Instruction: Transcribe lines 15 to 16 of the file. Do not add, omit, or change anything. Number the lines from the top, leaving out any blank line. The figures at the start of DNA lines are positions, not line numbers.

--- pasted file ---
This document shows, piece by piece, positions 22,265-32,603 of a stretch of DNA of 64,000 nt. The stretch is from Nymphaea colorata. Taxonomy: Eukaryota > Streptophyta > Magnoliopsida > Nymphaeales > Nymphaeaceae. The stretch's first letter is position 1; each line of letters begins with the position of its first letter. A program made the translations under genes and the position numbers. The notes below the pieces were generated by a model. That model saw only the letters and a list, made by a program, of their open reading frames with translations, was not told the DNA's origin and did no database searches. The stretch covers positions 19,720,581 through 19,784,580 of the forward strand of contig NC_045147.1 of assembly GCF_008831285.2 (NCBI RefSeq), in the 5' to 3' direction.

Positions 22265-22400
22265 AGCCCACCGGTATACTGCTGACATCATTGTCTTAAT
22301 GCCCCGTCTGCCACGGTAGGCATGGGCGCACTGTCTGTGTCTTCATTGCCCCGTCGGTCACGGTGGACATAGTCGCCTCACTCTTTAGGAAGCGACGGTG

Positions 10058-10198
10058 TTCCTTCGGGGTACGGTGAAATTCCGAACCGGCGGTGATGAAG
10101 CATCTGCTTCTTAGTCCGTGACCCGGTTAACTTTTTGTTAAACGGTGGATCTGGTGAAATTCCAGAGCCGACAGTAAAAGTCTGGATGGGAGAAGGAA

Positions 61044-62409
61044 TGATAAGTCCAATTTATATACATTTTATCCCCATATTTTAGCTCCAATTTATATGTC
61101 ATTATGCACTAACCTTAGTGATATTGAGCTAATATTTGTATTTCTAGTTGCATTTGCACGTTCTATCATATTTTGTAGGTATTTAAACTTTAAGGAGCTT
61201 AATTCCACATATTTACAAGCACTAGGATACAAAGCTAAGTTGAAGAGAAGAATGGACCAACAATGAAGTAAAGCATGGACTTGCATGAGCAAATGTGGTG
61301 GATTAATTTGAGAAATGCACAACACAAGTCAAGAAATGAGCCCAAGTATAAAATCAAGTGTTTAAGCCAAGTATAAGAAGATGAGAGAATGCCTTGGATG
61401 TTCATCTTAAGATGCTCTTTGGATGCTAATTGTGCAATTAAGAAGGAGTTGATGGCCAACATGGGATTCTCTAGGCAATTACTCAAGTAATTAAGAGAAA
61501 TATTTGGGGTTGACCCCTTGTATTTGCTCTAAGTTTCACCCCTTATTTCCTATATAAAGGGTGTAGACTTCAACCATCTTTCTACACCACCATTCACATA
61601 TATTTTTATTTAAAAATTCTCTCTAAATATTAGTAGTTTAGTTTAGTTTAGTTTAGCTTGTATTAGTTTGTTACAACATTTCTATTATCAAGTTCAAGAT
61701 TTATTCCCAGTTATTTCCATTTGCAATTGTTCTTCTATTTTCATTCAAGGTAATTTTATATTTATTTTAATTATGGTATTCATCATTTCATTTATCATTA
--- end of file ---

61601 TATTTTTATTTAAAAATTCTCTCTAAATATTAGTAGTTTAGTTTAGTTTAGTTTAGCTTGTATTAGTTTGTTACAACATTTCTATTATCAAGTTCAAGAT
61701 TTATTCCCAGTTATTTCCATTTGCAATTGTTCTTCTATTTTCATTCAAGGTAATTTTATATTTATTTTAATTATGGTATTCATCATTTCATTTATCATTA